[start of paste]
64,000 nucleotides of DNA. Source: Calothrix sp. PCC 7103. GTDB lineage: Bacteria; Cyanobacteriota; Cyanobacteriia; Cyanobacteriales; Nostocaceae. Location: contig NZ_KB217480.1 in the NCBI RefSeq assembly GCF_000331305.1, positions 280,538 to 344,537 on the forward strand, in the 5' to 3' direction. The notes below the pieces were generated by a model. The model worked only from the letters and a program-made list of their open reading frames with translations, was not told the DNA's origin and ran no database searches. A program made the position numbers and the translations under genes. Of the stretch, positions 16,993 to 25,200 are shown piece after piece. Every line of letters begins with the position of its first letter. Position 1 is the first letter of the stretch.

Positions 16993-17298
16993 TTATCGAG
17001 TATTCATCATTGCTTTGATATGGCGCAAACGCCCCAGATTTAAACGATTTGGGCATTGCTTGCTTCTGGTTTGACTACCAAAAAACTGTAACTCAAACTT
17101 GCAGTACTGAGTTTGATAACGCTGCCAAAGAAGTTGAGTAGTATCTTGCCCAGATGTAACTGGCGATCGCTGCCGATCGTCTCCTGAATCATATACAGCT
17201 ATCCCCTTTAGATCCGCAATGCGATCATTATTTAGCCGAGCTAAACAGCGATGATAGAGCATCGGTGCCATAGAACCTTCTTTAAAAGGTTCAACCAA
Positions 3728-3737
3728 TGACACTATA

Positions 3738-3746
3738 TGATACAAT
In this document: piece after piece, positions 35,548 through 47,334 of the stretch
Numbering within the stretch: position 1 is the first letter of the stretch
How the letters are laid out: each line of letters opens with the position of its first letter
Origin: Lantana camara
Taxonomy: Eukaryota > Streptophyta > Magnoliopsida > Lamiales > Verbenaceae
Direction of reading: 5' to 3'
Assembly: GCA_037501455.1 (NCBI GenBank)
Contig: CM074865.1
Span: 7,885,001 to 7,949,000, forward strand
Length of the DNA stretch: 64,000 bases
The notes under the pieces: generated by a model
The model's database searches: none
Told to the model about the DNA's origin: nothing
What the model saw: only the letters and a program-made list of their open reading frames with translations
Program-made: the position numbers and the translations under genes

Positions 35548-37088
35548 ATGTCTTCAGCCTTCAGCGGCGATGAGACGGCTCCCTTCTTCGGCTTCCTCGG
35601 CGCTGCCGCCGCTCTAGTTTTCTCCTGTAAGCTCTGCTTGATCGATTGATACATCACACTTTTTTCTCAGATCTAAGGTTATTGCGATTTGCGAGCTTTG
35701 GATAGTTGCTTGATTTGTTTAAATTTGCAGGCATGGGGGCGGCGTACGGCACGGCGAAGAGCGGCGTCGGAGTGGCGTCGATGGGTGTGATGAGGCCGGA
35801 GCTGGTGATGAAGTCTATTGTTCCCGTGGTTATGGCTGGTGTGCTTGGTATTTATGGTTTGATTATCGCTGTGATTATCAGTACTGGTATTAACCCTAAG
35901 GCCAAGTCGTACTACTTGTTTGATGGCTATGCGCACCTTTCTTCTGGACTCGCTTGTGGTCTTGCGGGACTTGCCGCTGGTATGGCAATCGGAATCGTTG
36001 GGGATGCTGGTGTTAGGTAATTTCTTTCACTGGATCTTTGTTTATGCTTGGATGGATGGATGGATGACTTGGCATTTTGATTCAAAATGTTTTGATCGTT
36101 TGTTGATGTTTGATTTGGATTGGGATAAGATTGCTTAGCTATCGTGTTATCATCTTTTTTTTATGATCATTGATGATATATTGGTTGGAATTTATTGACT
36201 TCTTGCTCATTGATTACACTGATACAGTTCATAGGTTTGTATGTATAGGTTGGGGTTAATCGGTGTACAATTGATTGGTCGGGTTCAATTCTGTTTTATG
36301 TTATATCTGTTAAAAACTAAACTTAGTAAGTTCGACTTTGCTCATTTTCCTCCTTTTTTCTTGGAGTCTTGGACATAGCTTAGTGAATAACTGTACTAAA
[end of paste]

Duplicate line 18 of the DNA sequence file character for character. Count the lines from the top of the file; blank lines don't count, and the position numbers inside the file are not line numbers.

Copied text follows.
Contig: CM074865.1